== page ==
Sinister takes an approach more akin to horror movies with the “don’t do that!” premise. Some titles will make you cower in fear, which other have you shaking your head in disdain. Which one of these categories does Sinister fall into?
Washed-up writer, Ellison Oswalt (Ethan Hawke) decided to uproot his family and move to a new home. The decision isn’t about money troubles, marriage troubles, or to give his family a new life, but rather about the house itself. Several months prior a grisly murder took place on the premises – with all of the family members found hung – with the exception of their daughter who is still missing to this day. Ellison finds a box of Super 8 footage reels in the attic, which not only depict the grisly murder, but others as well, but there is something more to them. He soon realises each film shows a man wearing a mask (which looks a lot like Mick Thomason’s from the metal band, Slipknot) and is hidden in each movie. Strange events start to occur and Ellison finds himself a little deeper in this story than he’d like to be.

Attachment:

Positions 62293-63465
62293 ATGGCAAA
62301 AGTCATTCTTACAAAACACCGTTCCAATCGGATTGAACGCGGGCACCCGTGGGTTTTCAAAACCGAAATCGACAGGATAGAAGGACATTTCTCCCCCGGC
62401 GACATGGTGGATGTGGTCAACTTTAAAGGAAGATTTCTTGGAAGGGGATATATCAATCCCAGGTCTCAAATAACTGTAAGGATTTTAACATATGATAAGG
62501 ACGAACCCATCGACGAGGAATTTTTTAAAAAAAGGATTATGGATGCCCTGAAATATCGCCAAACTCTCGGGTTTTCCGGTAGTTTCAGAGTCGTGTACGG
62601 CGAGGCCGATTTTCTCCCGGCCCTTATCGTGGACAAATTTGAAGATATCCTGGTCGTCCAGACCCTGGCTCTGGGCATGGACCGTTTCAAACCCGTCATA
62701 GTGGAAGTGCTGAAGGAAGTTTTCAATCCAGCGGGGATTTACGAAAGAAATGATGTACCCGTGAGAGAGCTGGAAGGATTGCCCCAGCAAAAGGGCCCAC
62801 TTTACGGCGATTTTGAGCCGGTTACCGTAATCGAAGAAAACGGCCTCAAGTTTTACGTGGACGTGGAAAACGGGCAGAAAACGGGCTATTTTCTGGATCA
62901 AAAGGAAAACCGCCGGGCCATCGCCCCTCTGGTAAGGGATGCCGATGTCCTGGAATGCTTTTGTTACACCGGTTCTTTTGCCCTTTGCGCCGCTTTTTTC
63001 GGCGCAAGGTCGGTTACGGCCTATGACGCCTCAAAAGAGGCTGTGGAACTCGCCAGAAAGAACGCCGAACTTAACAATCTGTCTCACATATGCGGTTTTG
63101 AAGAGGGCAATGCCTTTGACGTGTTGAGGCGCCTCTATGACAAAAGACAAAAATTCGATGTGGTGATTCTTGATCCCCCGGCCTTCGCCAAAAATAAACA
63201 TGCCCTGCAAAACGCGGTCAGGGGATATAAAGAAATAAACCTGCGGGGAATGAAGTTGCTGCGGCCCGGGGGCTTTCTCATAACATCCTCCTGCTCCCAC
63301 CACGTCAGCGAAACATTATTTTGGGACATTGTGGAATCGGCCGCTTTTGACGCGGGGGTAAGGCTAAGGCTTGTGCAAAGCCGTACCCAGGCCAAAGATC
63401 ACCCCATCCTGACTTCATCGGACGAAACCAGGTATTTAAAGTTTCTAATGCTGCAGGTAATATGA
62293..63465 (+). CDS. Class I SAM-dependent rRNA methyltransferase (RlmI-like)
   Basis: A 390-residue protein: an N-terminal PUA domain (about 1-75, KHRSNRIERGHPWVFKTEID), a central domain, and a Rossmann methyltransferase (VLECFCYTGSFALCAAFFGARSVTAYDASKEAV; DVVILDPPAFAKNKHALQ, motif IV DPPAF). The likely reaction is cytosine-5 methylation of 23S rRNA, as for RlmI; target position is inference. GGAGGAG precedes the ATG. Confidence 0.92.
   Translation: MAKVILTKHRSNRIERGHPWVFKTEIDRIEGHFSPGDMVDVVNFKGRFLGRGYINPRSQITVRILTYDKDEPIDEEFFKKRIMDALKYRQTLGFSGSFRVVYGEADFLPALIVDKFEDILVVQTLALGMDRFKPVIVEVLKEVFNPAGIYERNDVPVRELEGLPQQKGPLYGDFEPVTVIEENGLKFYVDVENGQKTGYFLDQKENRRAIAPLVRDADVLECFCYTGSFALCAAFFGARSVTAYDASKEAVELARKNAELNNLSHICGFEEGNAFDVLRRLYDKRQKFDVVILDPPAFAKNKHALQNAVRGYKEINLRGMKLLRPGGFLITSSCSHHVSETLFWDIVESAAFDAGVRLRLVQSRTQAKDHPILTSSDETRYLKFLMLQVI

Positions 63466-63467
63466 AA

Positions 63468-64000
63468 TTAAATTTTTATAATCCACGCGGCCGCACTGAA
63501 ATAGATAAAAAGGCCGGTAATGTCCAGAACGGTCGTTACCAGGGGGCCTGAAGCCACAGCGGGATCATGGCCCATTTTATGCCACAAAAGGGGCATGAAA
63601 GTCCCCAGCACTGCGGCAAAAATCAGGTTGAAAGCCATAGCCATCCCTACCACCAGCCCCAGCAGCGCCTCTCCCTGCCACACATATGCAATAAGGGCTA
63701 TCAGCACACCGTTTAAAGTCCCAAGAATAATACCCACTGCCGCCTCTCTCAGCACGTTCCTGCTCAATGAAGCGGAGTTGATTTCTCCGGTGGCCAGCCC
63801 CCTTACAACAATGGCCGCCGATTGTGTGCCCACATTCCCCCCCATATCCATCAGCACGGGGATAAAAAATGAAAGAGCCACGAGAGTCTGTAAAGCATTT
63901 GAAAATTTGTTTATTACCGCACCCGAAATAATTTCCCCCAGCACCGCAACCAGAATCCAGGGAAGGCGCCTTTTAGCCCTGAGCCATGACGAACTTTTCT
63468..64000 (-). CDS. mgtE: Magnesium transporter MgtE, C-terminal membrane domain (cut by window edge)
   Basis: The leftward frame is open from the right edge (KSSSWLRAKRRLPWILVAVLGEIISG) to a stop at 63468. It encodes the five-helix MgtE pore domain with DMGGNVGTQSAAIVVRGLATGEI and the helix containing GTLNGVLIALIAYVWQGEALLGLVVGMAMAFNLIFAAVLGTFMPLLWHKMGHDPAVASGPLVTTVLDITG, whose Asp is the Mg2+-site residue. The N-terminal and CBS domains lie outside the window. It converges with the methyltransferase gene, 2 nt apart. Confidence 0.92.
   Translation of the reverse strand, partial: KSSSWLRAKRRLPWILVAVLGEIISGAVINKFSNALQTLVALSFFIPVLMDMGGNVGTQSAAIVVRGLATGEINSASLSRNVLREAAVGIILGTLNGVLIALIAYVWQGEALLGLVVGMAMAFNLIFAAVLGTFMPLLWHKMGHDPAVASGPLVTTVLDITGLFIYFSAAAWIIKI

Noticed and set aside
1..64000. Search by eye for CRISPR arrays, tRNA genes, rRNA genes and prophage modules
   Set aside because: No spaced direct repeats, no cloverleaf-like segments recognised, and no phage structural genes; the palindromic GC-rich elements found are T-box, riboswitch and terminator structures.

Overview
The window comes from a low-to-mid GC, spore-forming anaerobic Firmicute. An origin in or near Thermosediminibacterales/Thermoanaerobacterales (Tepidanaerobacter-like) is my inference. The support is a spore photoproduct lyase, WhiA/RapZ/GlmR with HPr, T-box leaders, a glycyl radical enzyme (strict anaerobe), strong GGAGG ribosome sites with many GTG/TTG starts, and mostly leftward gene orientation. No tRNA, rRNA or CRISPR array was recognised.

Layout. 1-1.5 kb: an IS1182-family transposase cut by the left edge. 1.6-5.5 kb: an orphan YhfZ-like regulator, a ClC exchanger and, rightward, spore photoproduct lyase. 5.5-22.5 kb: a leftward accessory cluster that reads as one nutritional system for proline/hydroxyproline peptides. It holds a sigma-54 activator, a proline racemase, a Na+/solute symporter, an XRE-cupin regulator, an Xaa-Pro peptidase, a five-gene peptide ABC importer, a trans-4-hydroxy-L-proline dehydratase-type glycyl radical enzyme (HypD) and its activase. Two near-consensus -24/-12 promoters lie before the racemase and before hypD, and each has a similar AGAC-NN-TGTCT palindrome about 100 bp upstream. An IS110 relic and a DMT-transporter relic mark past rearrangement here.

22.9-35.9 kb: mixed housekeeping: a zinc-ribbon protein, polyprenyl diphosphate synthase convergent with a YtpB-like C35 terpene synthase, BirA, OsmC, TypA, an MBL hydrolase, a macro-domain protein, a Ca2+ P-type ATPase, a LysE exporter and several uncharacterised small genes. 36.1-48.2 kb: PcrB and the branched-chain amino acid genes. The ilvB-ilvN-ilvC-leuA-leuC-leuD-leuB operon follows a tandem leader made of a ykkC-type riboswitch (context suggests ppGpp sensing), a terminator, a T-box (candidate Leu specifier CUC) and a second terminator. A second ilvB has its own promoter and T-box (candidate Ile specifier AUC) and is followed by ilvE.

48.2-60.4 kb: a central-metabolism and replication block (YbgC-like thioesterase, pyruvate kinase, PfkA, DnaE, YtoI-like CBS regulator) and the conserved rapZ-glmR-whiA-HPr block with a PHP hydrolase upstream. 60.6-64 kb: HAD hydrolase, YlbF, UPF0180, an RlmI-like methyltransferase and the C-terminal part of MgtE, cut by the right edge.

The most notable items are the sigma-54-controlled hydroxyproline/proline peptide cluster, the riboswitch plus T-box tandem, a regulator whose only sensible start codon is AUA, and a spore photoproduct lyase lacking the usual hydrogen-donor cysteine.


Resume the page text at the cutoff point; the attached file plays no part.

Ethan Hawke gives a decent performance as a desperate man to get back on top, while the supporting characters lead to his performance. At times you wonder if what’s happening to him is real, or if it’s all in his head.
The movie employs a few horror clichés, which leaves you a little underwhelmed. I like the usage of a boogie man character within the story, but it’s sometimes cheapened by lazy scare tactics. Don’t get me wrong, the movies is a great horror in its own right, but veteran horror lovers won’t find anything new here.
Rent Sinister for a cheap scare – or to scare a squeamish date (male or female) – but I wouldn’t encourage a purchase. There are talks of a sequel and I can only hope the psychological horror is amped up this time.